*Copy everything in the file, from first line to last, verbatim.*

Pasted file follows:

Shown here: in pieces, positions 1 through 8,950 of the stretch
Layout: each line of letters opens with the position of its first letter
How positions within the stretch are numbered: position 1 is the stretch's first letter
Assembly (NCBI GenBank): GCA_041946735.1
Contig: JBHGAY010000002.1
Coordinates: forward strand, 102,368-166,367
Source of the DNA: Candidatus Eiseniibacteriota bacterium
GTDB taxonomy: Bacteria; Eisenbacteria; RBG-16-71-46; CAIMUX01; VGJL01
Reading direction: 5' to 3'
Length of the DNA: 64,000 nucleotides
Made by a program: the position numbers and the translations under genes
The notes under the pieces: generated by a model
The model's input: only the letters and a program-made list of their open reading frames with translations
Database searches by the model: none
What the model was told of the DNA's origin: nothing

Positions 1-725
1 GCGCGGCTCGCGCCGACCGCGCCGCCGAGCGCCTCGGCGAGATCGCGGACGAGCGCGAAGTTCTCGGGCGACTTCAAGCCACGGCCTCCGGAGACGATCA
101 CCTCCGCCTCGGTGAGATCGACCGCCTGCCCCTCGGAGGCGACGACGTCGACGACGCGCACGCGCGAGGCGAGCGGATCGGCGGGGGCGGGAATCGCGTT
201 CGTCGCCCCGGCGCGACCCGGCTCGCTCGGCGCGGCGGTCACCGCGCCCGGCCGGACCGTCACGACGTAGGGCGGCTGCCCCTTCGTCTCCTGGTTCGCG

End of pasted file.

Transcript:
Shown here: in pieces, positions 1 through 8,950 of the stretch
Layout: each line of letters opens with the position of its first letter
How positions within the stretch are numbered: position 1 is the stretch's first letter
Assembly (NCBI GenBank): GCA_041946735.1
Contig: JBHGAY010000002.1
Coordinates: forward strand, 102,368-166,367
Source of the DNA: Candidatus Eiseniibacteriota bacterium
GTDB taxonomy: Bacteria; Eisenbacteria; RBG-16-71-46; CAIMUX01; VGJL01
Reading direction: 5' to 3'
Length of the DNA: 64,000 nucleotides
Made by a program: the position numbers and the translations under genes
The notes under the pieces: generated by a model
The model's input: only the letters and a program-made list of their open reading frames with translations
Database searches by the model: none
What the model was told of the DNA's origin: nothing

Positions 1-725
1 GCGCGGCTCGCGCCGACCGCGCCGCCGAGCGCCTCGGCGAGATCGCGGACGAGCGCGAAGTTCTCGGGCGACTTCAAGCCACGGCCTCCGGAGACGATCA
101 CCTCCGCCTCGGTGAGATCGACCGCCTGCCCCTCGGAGGCGACGACGTCGACGACGCGCACGCGCGAGGCGAGCGGATCGGCGGGGGCGGGAATCGCGTT
201 CGTCGCCCCGGCGCGACCCGGCTCGCTCGGCGCGGCGGTCACCGCGCCCGGCCGGACCGTCACGACGTAGGGCGGCTGCCCCTTCGTCTCCTGGTTCGCG